The USA is a sports overloaded country. There are millions of kids every year who participate in some form of organized sport and a large number of them get injured. Coaches can play a huge role in not only the prevention of injuries, but also the return to play. Some coaches or organizations are blessed to have Certified Athletic Trainers working with them (Ok, so I’m a little biased.) Many other coaches, on the other hand, have to go it alone. It was this aspect that got me thinking…Do coaches really know what they are doing in terms of injury prevention or care? I would say most likely, no, but it totally depends on the coach. Back in the day, you had the old school coach who said “water breaks show weakness”. Well that’s just crazy. Any sane person knows that dehydration can lead to a whole host of problems and anyone who is exercising (particularly in hot or humid conditions) is going to sweat and they need some way to replenish that fluid. Studies have shown that athletes (or the active population) need to drink approximately 8 oz (some studies will say different amounts) for every pound of weight lost during exercise to replenish your system. Sports drinks are a good alternative to water if you prefer but good old fashioned water works too. You also have the old school coaches who say “rub some dirt on it”. I’d like to think that this was more of a joke and was basically telling the kid to suck it up but you never know. Putting dirt in an open wound…NEVER a good idea (just wanted to throw that out there in case anyone was unsure.)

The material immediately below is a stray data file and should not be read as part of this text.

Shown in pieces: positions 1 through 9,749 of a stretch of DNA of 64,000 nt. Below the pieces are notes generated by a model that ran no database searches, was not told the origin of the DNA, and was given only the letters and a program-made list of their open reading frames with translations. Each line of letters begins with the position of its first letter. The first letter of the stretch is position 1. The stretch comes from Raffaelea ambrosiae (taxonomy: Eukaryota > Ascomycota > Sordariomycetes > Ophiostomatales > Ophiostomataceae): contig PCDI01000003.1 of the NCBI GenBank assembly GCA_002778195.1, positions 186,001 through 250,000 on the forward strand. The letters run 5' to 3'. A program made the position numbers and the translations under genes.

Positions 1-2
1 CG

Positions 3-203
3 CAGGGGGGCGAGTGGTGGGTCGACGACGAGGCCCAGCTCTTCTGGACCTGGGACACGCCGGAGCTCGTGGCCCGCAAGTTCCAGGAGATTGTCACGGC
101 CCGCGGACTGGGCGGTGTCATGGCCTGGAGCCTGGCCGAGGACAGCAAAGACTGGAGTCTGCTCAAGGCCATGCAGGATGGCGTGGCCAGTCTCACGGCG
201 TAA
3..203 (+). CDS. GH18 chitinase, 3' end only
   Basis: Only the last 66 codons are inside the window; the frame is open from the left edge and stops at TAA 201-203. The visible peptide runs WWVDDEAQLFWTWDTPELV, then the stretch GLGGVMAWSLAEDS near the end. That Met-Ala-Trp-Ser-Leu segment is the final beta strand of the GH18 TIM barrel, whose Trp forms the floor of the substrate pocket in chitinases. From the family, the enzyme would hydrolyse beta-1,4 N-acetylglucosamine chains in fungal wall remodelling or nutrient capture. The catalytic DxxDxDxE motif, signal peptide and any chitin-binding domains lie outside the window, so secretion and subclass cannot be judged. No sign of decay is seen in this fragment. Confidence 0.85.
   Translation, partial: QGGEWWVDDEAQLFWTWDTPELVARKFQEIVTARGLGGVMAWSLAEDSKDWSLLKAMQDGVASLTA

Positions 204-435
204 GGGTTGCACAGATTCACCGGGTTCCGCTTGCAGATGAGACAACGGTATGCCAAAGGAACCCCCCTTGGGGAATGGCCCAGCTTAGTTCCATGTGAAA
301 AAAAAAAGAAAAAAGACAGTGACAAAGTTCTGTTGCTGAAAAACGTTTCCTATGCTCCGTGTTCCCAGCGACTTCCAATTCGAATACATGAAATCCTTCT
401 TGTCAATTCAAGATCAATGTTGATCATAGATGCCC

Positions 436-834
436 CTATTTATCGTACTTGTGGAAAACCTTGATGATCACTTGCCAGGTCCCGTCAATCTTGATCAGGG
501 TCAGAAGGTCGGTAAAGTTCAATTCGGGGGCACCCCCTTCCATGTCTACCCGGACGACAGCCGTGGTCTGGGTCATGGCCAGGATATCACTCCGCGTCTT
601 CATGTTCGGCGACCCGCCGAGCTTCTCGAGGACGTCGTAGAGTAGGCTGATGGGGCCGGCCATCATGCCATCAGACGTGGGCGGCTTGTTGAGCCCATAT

My personal pet peeve is when teams jog, stretch, shoot (or something), so the players are all nice and warmed up and then the coach comes in and sits them down to talk about plays or the practice plan for the next 20 minutes. That whole process of jogging and stretching and what-not was just eliminated because the coach wanted to talk. Coaches…I beg you…talk before they warm up or after practice or talk for a shorter amount of time. Once an athlete is warmed up, those effects only last about 15 minutes or so if the athlete just sits around. If you absolutely MUST talk for 20 minutes, please give them time to warm up again. Making you’re your athletes are warmed up prior to exercise (not just at some point that day) will help decrease the chances of an injury, specifically muscle pulls.
Other good suggestions for coaches who want to move into the 21st Century:
1. Pick up any loose equipment around the playing surface. Balls, bats, jump ropes, etc lying around can lead to ankle sprains if an athlete were to land on it.
2. Give adequate water breaks…especially if it’s hot or humid outside (even for indoor sports)
3. Don’t move a joint if it looks deformed (like a dislocation). If you aren’t trained to reduce dislocations…DON’T. Just because you’ve done it once to yourself or a friend, doesn’t mean that you should attempt it on a player.
4. If you suspect an injury, seek professional medical help. Not all ankle sprains are the same or should be treated the same.
5. You are responsible for injuries that happen whether they were preventable or not, so don’t just ignore them.
~ Missync MS, ATC, LAT ~